Bitcoin might be soaring towards a $15,000 valuation but for some the currency is simply too hot to handle.
Games platform Steam has announced it will no longer accept the cryptocurrency as it views it as a speculative asset.
According to Steam, user fees for Bitcoin transactions have surged from $0.20 to nearly $20 in less than two years. That not only makes games more expensive for Bitcoin users, but also causes problems whenever the value of Bitcoin falls rapidly.
When checking out on Steam, a customer will transfer x amount of Bitcoin for the cost of the game, plus y amount of Bitcoin to cover the transaction fee charged by the Bitcoin network.
The value of Bitcoin is only guaranteed for a certain period of time so if the transaction doesn't complete within that window of time, then the amount of Bitcoin needed to cover the transaction can change. The amount it can change has been increasing recently to a point where it can be significantly different.
When this happens, Steam either refunds the user their payment or asks them to transfer more Bitcoin to cover the additional cost. Either way, the user is subjected to another transaction fee. Steam has said that situation has become increasingly common this year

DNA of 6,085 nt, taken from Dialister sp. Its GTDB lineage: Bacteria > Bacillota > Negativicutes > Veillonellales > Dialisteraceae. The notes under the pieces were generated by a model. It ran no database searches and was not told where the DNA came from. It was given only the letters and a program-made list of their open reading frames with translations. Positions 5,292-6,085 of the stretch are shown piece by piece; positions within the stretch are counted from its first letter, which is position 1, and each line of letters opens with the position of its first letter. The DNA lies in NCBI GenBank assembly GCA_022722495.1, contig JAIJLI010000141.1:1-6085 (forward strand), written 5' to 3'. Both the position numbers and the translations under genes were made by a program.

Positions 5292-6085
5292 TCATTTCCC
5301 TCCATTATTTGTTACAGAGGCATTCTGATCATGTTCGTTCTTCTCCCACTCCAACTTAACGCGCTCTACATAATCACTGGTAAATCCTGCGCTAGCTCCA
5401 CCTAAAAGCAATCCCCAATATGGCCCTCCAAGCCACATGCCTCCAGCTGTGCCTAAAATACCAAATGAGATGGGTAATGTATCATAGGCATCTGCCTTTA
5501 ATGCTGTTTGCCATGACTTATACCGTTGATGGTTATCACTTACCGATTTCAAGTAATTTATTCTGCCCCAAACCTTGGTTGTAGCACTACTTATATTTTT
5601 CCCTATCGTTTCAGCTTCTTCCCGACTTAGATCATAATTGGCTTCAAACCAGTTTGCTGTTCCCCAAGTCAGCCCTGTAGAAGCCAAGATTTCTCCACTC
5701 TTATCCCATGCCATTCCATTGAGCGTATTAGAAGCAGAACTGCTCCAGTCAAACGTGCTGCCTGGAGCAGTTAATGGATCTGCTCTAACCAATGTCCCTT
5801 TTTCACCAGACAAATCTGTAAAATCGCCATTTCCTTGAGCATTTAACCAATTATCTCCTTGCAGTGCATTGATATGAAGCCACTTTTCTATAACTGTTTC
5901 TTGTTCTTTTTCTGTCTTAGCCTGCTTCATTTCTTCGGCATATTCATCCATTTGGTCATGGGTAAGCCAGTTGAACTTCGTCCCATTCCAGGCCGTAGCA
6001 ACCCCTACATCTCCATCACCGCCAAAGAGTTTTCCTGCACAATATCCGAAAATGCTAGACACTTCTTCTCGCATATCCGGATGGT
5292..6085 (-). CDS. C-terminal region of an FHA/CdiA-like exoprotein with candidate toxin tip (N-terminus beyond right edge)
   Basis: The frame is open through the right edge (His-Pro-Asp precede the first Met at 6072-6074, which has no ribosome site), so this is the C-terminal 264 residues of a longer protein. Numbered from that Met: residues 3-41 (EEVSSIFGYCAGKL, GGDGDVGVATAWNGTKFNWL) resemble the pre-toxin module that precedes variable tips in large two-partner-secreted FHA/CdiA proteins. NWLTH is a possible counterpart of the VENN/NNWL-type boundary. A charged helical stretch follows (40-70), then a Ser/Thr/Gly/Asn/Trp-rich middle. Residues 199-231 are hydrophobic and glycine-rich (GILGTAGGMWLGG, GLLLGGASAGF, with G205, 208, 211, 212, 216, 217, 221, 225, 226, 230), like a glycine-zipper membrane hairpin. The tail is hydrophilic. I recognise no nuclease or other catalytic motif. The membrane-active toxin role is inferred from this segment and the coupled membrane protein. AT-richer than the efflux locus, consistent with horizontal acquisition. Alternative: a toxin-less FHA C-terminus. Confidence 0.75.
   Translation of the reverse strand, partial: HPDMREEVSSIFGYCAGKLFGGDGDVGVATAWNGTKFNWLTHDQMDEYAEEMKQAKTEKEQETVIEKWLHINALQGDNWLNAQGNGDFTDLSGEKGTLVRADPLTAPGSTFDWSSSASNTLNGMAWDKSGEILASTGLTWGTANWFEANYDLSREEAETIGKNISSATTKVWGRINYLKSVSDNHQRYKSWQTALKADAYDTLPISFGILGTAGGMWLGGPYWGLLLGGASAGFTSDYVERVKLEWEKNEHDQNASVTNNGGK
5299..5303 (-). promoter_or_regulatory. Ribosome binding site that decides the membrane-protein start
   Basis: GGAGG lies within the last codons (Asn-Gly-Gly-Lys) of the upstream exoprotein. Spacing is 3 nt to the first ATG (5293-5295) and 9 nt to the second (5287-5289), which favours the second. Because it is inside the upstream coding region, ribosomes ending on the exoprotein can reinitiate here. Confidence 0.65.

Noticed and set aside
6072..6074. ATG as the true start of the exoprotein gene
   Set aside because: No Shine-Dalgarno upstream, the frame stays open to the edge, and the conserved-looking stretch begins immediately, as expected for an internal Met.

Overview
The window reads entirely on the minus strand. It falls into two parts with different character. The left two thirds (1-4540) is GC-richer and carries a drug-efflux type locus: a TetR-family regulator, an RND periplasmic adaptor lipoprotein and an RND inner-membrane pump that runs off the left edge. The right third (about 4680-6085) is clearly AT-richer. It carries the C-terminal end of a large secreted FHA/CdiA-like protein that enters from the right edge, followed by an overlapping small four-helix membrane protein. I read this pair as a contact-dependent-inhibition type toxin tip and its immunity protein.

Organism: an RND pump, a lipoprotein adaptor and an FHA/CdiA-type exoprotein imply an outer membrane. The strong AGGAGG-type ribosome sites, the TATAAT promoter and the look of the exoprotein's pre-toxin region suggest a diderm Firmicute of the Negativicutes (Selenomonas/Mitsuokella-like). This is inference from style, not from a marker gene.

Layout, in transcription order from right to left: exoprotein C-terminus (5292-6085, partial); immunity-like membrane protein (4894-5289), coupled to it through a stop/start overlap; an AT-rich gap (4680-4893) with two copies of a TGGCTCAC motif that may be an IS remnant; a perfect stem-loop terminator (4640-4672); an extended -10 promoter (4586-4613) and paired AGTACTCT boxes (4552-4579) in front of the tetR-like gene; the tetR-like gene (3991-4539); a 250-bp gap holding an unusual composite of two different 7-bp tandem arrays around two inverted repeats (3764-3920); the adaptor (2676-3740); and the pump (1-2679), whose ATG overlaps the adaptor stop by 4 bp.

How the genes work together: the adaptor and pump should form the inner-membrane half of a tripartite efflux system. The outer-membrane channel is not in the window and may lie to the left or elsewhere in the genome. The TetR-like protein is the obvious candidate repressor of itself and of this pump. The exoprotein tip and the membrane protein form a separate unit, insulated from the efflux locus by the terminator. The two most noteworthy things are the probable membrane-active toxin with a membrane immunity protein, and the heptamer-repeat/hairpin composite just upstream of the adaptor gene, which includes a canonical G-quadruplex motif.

While retailers may be showing reticence towards cryptos, ‘speculators’ are, according to Reuters, salivating over the potential of long-awaited legitimacy for the cyptocurrency when futures trading launches this weekend.
The Wild West
However, experts worry the risks associated with bitcoin’s Wild West-like nature could overshadow the debut.
The first bitcoin future trades kick off on Sunday on Cboe Global Markets’ Cboe Futures Exchange, followed a week later by CME Group. Nasdaq intends to enter into the fray next year.
While Cboe, CME and Nasdaq offer strictly policed trading environments, the underlying bitcoin market is riddled with crypto-exchanges lacking even basic oversight.
Not surprisingly this has stoked fears of market manipulation, inaccurate pricing, and systemic risk to clearing houses.
“I’m kind of taken aback by what’s happened in the last three months,” said Richard Johnson, an analyst at Greenwich Associates who owns digital currencies and considers himself a bitcoin bull. “I‘m concerned things are moving a bit too quickly.”
Bitcoin’s more than 10-fold upsurge this year has led to warnings of a bubble by the likes of JPMorgan Chase & Co Chief Executive Officer Jamie Dimon, who called it “a fraud” that will eventually blow up.
Others, like Wall Street adviser Tom Lee, expect bitcoin to top $100,000.